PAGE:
4/13/15

Soul Mates . . .

Rest in peace, lovers.
At my first wedding, my then-new-wife and I danced to one of my favorite songs ever . . . Ben Folds' "The Luckiest" (yep, I just linked you to a clip from The Queen Latifah Show). The song is about a life that is improved by love and a person saved for the grace of a soulmate he didn't expect.

I should clarify that I do NOT believe in soulmates. It is a beautiful gesture but - come on already. The point is that HE believes in them and, on one's wedding day, it is maybe customary for you to believe to but that is NOT the point. The point is that deep in the third verse there is this . . .

"Next door there's an old man who lived to his 90s then, one day, passed away in his sleep. And his wife she stayed for a couple of days then passed away."

Now THIS is something we can all get beyond - the crushing, heartache and loss of losing your life partner. Enter the story of a Kentucky couple, both deep in the throws of Alzheimers who had not been together in years (separate nursing homes) and yet - they died within just a few minutes of each other. What a beautiful notion, right?

Love and co-dependence have so many, nuanced layers and I think I'm more okay with the idea that there are those who don't want to live without the person that, for so long, was the core of their life. Not because they CANNOT but because they don't want to.

Consider Brandi Carlile's "I Belong to You"



Carlile chooses to "belong" to her lover in the sense that she wants to have a singular identity including gathering and giving her partner all her yesterday's and then vowing "I'm going to die the exact same day as you . . . and I ain't scared because I'm never going to miss you."

The narrator is so in love and tied to her partner that she doesn't want to live without them because of, well, the pain of missing and longing. She COULD do it - but why?

I don't love many people in this world. I struggle at real, impactful, and meaningful relationships and bonds. It is my own thing and it is a curse and burden that not only I carry but anyone silly enough to care for me has to carry, too because - well - I'm never going to promise to die the same exact day as anyone (except MAYBE the Fast & Furious franchise).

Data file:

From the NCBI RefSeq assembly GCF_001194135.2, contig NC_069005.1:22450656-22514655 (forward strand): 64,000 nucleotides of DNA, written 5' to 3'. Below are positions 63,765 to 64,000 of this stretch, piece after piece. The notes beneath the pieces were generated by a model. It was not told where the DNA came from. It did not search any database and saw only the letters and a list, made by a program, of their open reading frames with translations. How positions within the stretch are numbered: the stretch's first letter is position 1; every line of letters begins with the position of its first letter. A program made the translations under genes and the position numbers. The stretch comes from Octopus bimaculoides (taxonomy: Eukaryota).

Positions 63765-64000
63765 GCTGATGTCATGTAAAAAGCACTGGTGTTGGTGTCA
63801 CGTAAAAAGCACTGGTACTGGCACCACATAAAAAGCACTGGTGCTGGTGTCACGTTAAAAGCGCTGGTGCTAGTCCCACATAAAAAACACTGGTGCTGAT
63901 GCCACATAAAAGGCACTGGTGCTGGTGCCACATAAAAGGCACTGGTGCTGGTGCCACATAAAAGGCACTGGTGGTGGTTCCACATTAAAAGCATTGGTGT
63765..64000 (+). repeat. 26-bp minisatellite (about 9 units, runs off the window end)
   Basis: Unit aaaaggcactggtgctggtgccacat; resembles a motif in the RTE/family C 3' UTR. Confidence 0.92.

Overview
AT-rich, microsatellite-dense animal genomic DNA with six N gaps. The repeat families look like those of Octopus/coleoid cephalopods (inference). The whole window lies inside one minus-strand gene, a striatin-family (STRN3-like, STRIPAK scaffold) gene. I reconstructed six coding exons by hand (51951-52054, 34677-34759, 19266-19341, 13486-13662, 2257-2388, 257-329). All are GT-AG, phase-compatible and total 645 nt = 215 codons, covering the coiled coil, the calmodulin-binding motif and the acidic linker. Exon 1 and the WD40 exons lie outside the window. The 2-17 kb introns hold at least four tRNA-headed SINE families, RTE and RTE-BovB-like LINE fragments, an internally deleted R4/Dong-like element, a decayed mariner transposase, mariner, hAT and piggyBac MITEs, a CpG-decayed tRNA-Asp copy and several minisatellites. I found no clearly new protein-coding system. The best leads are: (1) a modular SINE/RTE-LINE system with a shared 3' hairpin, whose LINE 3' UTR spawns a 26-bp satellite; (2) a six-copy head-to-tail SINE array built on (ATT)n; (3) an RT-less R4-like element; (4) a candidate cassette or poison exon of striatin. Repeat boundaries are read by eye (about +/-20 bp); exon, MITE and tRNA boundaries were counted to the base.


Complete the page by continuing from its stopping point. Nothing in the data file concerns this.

Not because I don't want to love. Not because I don't want to need and desire and covet and feel urges to fold my life in to someone else's. Truth be told there are tons of people in this world, including CHIEF AMONG THEM a very, very special one who lays next to me every night, that I would love to say was my soulmate. That I would want, very much, to vow to die on the same day as them, that I would be able to see my life inside theirs and theirs inside mine.

Alas - I worry that the "couple of days" that I stayed past her or anyone else would be just enough to remind me that the garbage has to get to the curb, there is a "to-do" list on my desk at work and the dog needs to be fed and let out to poop. The pain, however overwhelming, has to be considered against all the other things and obligations in my life.

One more thing about "The Luckiest" . . . the song is not exactly ruined for me. As the lyrics also point out (begin) - "I don't get many things right the first time, in fact, I am told that a lot. Now I know all the wrong turns, the stumbles and falls that brought me here."

So, yeah, there is hope for another day and another love and to maybe - at the end of the long, long journey - the proverbial "luckiest". There is always a chance that, in time, I will become open enough to fit in the safe nook of my lover's arm and the ample cleavage of her bosom (jussayin). There is always that hope. There is always that chance. Viva la chance.